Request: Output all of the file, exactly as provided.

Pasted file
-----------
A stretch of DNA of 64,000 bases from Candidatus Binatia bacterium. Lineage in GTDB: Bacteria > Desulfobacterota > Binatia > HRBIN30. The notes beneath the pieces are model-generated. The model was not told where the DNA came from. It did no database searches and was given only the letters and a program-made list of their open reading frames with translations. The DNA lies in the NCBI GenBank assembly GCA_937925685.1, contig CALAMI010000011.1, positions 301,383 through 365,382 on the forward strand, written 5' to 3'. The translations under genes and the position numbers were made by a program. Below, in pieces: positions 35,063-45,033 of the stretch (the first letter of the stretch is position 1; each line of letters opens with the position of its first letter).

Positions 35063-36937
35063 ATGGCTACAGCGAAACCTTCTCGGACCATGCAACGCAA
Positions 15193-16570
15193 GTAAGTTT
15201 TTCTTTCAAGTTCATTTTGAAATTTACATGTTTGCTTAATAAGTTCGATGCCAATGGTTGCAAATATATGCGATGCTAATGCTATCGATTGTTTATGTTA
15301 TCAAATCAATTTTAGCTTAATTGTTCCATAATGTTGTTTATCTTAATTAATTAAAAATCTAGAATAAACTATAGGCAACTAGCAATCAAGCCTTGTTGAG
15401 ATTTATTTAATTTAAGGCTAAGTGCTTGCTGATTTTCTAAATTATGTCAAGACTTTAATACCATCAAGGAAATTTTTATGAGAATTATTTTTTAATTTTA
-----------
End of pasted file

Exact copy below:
A stretch of DNA of 64,000 bases from Candidatus Binatia bacterium. Lineage in GTDB: Bacteria > Desulfobacterota > Binatia > HRBIN30. The notes beneath the pieces are model-generated. The model was not told where the DNA came from. It did no database searches and was given only the letters and a program-made list of their open reading frames with translations. The DNA lies in the NCBI GenBank assembly GCA_937925685.1, contig CALAMI010000011.1, positions 301,383 through 365,382 on the forward strand, written 5' to 3'. The translations under genes and the position numbers were made by a program. Below, in pieces: positions 35,063-45,033 of the stretch (the first letter of the stretch is position 1; each line of letters opens with the position of its first letter).

Positions 35063-36937
35063 ATGGCTACAGCGAAACCTTCTCGGACCATGCAACGCAA
Positions 15193-16570
15193 GTAAGTTT
15201 TTCTTTCAAGTTCATTTTGAAATTTACATGTTTGCTTAATAAGTTCGATGCCAATGGTTGCAAATATATGCGATGCTAATGCTATCGATTGTTTATGTTA
15301 TCAAATCAATTTTAGCTTAATTGTTCCATAATGTTGTTTATCTTAATTAATTAAAAATCTAGAATAAACTATAGGCAACTAGCAATCAAGCCTTGTTGAG
15401 ATTTATTTAATTTAAGGCTAAGTGCTTGCTGATTTTCTAAATTATGTCAAGACTTTAATACCATCAAGGAAATTTTTATGAGAATTATTTTTTAATTTTA